Daily Nutrition Your Body Absolutely Needs

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We all know that a healthy diet is a balanced diet, rounded out with a nice mix of fruits, vegetables, grains, meats, dairy, etc.

But there’s a little bit more to it than that. That’s because our body needs specific vitamins and minerals to stay healthy and function optimally. You don’t need to become a dietician or study nutrition to know some healthy eating basics.

Keep reading to learn what your body needs on a daily basis and why.

The Down Low on Vitamins and Minerals

Vitamins and minerals. Brands use them to market and sell their products, but what are they really? We’ve all learned about them at one time or another, but here’s a refresher if you need one.

Vitamins are organic substances, 13 of which are essential to your body’s growth, development, and cellular function. There are four fat-soluble vitamins (A, D, E and K). Fat-soluble vitamins are stored in your body’s fat to be used later. So, it’s important to not overeat foods with these fat-soluble vitamins. They can remain inside your fat stores and lead to toxic levels if you overdo it.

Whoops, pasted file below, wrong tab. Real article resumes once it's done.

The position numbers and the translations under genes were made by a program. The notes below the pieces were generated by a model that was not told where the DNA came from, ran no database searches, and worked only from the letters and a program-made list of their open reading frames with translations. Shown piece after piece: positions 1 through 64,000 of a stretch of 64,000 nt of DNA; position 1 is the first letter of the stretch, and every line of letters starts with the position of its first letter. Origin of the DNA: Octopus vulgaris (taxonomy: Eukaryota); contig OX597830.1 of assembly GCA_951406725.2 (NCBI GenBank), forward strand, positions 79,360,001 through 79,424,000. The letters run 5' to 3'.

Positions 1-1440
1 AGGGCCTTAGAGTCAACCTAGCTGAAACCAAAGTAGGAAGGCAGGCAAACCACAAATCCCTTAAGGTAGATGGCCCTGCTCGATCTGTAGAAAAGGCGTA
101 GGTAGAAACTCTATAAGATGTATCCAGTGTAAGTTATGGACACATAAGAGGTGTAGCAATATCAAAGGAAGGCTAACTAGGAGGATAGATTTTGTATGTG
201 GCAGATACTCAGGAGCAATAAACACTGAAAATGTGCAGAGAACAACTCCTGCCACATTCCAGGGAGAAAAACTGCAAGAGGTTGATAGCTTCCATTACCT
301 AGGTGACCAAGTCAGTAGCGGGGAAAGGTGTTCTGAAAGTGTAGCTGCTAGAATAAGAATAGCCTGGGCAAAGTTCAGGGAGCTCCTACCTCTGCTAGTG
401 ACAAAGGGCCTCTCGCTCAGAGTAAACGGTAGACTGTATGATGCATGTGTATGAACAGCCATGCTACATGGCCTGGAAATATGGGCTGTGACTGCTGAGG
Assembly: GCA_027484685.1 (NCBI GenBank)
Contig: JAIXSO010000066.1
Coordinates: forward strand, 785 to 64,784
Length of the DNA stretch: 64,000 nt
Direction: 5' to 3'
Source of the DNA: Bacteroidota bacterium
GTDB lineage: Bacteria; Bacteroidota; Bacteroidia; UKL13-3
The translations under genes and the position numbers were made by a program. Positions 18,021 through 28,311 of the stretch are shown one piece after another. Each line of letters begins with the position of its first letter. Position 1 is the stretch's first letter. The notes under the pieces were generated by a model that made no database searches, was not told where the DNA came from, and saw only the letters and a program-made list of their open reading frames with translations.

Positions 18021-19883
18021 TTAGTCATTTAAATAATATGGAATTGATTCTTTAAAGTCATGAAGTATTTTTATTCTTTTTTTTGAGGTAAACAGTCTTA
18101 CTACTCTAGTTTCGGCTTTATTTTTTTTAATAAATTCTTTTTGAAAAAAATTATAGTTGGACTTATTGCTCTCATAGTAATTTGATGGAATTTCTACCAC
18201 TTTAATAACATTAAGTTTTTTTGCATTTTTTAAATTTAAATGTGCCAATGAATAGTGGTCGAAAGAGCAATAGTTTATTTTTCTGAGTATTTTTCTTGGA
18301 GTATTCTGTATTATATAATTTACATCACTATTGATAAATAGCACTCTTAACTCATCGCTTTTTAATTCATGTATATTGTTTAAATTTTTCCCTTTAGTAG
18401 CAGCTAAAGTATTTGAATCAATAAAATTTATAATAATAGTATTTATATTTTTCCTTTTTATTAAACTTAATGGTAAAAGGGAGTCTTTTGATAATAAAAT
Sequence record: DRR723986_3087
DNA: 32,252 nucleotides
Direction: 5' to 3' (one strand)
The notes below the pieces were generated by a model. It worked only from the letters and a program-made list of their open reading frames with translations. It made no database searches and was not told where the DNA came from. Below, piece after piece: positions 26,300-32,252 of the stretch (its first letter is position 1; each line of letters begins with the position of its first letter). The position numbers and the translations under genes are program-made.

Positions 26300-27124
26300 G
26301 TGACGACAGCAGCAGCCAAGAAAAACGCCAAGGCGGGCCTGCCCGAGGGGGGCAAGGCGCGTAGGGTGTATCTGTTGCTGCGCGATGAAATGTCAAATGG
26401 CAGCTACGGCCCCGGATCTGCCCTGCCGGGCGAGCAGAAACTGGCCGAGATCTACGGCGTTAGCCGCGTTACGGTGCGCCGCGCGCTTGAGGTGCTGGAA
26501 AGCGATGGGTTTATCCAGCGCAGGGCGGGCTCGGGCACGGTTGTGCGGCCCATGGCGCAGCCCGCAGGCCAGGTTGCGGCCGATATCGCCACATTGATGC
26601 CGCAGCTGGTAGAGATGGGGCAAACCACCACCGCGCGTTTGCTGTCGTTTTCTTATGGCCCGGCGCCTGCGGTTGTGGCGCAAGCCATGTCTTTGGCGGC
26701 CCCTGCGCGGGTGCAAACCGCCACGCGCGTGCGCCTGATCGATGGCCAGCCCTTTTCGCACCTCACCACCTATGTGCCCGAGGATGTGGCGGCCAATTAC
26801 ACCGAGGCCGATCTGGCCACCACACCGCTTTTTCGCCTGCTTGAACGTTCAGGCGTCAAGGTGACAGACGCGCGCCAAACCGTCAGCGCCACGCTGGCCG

The other nine vitamins are water-soluble. This means that if you consume too much of them (like Vitamin B or C), your body will naturally excrete it through urine, etc.

Minerals, on the other hand, are inorganic substances, and they’re divided into two categories: macrominerals and trace minerals. Your body needs large amounts of macro minerals, but less of the trace minerals. Their very names make this distinction easy to remember.

Should You Get Your Vitamins and Minerals From Your Diet or Supplements?

It’s always better to meet your body’s nutritional needs through whole foods.

That’s because it’s easier for your body to absorb these necessary nutrients via food. If you suspect that you are deficient in key nutrients, it’s a good idea to visit your doctor. There, they can test you for deficiencies and recommend either a different diet or appropriate supplements to get you back on track.

Key Vitamins for Every Day

The U.S. Department of Agriculture (USDA) reported that American adults usually don’t get enough A, C, D and E vitamins. So, let’s cover those and a couple of other essential vitamins.